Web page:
The Washington Post reports that the U.S. has decided to “partially resume military aid to Egypt”:
The United States has decided to resume delivery of Apache helicopters to Egypt, the Pentagon announced late Tuesday, backtracking on a decision officials made last summer following the country’s military coup and its violent aftermath.
The Obama administration opted to go ahead with the delivery of 10 aircraft to help Egypt combat cells of extremists in the Sinai, even though Washington is unable to meet congressional criteria for the full resumption of aid.
The bottom line is that the Obama administration has decided to defy U.S. laws that prohibit sending military aid to undemocratic coup governments. The human rights situation in Egypt has deteriorated in the lead up to this decision to send the military junta the ten Apache helicopters they’ve been begging for. The Post:
Since the coup that ousted President Mohamed Morsi last year, Egypt’s military-backed government has orchestrated a brutal crackdown on the Morsi-allied Muslim Brotherhood and its political wing. Egypt also has imprisoned hundreds of secular activists. And it has detained journalists from Al Jazeera on charges that the television network and press-freedom activists call unfounded.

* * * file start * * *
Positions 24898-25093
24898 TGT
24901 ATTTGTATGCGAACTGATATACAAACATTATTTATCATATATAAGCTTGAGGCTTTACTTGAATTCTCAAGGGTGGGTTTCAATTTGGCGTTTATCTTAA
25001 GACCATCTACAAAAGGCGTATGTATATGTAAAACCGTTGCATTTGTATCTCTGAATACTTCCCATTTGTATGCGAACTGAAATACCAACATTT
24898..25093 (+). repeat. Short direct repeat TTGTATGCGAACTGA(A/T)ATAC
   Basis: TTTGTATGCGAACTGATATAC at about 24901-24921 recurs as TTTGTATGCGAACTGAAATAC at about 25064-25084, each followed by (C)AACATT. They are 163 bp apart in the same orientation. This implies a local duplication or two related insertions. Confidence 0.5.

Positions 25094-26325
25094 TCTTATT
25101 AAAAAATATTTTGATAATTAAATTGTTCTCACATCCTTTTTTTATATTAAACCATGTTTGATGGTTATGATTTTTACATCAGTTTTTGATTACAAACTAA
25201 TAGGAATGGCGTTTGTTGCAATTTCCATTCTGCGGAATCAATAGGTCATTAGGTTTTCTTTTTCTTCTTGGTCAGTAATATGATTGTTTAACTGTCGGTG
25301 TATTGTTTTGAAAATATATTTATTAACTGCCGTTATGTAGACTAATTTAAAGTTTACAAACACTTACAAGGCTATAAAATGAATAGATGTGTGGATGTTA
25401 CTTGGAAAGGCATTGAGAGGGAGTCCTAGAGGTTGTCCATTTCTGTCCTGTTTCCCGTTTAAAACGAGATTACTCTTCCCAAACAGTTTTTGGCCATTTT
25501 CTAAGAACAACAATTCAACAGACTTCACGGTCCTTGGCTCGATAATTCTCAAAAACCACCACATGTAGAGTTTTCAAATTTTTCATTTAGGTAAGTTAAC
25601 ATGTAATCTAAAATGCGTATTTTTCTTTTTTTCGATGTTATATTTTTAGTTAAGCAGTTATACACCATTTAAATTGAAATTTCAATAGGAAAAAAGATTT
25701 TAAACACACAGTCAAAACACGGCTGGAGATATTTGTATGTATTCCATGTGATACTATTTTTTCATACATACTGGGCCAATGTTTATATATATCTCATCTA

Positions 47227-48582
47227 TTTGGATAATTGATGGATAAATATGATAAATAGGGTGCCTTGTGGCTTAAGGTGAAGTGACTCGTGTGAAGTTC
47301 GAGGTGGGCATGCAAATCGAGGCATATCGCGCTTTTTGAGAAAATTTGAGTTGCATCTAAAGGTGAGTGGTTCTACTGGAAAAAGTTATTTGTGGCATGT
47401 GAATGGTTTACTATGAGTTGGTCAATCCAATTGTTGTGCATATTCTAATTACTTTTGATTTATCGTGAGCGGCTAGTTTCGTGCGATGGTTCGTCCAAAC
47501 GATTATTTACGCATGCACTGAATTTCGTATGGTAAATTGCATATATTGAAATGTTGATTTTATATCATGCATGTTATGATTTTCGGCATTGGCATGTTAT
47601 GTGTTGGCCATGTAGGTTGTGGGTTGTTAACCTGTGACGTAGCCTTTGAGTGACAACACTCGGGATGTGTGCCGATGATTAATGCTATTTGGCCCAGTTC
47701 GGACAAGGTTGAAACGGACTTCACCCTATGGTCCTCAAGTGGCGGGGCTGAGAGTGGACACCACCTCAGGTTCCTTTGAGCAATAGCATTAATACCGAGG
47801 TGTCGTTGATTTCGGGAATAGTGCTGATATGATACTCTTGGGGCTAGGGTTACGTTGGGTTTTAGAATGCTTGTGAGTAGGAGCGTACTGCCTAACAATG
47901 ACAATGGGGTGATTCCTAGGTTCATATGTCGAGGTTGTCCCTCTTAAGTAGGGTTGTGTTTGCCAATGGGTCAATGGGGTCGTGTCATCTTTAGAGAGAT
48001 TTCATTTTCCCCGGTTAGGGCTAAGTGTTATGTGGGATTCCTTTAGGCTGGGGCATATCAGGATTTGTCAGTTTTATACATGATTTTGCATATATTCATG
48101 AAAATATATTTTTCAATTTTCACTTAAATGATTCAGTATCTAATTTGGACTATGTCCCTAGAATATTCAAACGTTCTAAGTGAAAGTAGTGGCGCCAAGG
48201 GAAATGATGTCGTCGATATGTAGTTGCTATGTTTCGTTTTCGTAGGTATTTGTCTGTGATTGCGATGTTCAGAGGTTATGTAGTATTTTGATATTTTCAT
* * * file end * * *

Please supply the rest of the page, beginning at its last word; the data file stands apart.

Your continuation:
The Post headline is actually somewhat misleading. It’s not so much that Washington is “partially resuming military aid to Egypt,” but rather that said aid was only partially halted to begin with. Last October, President Obama suspended millions of dollars from the annual U.S. aid package and halted advanced military hardware. But the Egyptian regime still received about $1.6 billion in U.S. aid. The so called “halt” was largely symbolic.
The U.S. has always opposed democracy and supported authoritarianism in Egypt, so this should come as no surprise. The internal Washington logic, however, is that while continuing to support the military junta may not be good for democracy and human rights, it will help secure U.S. interests. These interests supposedly are the following: (1) to help Cairo battle extremists in the Sinai, (2) to maintain control of the Suez Canal, which the U.S. Navy uses to send warships from the Mediterranean to the Persian Gulf and through which “8 percent of global seaborne trade and 4.5 percent of world oil supplies travel,” and (3) to maintain the peace treaty with Israel.
On the first issue, Cairo has more to fear from extremist groups in the Sinai than Washington does, since they don’t actually threaten America. As for the Suez Canal, again, Cairo has no interest in closing that vital passageway; it would hurt them economically and geopolitically far more than it would hurt the U.S. or world economy. And on the third count, the peace treaty with Israel is maintained because of Israel’s military superiority, not U.S. bribery; Egypt is too unstable for the regime or even some other popularly elected group to risk conflict by rescinding the treaty.
In short, U.S. aid to Egypt works against U.S. interests, not in favor of them. Meanwhile, the military regime continues to brutalize the population and restrict freedom across the board.